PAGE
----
Prayer: God, I seek to grow in my faith, not as a solution to all life’s challenges, but to engage you and your friendship amidst all the experiences of life. Amen.
Scripture: 2nd Chronicles 15:7-8a
“But you, take courage! Do not let your hands be weak, for your work shall be rewarded.” When Asa heard these words, the prophecy of Azariah son of Oded, he took courage…
Thought for the Day: The prophetic words of Azariah, to take courage, were very encouraging and resulted in Asa doing exactly that. And for Asa to bring about the dramatic shift that was needed in his own life and in the life of Israel, he would need courage. It was Maya Angelou who wrote, “Courage is the most important of all the virtues, because without courage you can’t practice any other virtue consistently. You can practice any virtue erratically, but nothing consistently without courage.” For anyone to strive for the virtues of integrity, faithfulness, righteousness or compassion, s/he will need to first have courage. Why? It’s because these virtues are constantly named in political speeches and religious fundraising, but they are actually rarely achieved because their real manifestation is not popular at all. Nonetheless, God desired for Asa and the Israelites to strive for these high ideals…and I believe God desires for us to do the same.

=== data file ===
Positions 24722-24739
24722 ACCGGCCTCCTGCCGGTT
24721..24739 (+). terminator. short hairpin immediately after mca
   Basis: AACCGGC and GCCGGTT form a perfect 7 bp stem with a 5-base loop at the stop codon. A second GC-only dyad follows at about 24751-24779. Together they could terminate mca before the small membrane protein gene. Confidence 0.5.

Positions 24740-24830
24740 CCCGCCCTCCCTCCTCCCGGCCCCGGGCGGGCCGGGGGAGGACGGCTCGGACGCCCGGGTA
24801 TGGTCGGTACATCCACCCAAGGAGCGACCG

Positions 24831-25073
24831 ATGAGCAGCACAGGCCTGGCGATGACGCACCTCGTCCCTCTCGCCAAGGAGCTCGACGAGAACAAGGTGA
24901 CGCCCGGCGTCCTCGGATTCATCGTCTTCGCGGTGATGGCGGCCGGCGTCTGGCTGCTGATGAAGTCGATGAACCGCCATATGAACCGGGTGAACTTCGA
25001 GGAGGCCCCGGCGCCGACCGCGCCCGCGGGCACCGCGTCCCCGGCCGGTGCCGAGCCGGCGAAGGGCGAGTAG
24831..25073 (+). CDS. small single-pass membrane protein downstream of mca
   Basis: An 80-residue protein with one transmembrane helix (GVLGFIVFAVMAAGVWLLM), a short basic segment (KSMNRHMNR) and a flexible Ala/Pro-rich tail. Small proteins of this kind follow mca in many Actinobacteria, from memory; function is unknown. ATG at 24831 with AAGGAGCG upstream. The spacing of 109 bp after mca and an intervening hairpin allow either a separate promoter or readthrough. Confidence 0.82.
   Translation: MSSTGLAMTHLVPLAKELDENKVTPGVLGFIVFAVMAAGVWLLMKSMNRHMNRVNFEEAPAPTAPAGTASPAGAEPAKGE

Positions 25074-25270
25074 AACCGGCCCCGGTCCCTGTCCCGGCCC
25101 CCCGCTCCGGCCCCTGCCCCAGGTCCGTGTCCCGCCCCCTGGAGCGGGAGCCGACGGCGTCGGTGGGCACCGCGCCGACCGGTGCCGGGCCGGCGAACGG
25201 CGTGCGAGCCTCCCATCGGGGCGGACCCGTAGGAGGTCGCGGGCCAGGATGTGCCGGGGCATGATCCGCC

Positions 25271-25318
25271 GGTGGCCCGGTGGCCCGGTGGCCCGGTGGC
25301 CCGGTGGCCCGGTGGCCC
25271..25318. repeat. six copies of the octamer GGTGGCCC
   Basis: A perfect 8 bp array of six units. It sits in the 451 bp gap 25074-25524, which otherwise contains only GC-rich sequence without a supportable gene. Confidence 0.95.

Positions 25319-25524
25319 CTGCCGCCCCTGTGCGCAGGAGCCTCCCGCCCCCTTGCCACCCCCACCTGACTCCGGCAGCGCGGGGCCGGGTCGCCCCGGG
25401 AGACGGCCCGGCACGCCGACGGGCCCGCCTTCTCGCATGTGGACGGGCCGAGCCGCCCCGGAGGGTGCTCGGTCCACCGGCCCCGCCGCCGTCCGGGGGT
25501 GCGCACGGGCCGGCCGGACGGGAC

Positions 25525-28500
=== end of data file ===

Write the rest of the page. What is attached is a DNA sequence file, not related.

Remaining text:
Prayer: God, you have inspired courage among so many amazingly faithful people. Gift me with just a little bit so I may endeavor to live the life you would have me live. Amen.
Scripture: Proverbs 17:22
A cheerful heart is a good medicine, but a downcast spirit dries up the bones.
Thought for the Day: I was reading an article a couple years back about a Christian man from Eastern Congo who has helped to create a University where more than 800 students now attend. It is located not far from where most of the violence was taking place in that country. He was asked if there was anything that discouraged him, and though he talked about the violence and the young children who have been forced into military service, he explained that nothing causes his spirit to be disheartened. He remains hopeful. I read that story and I wonder why I am so easily discouraged over petty and insignificant things. Let us gain strength from the great examples of hopefulness in the midst of difficulty and tragedy.
Prayer: Mighty Counselor, introduce me to faithful men and women whose stories will inspire and challenge my life. Amen.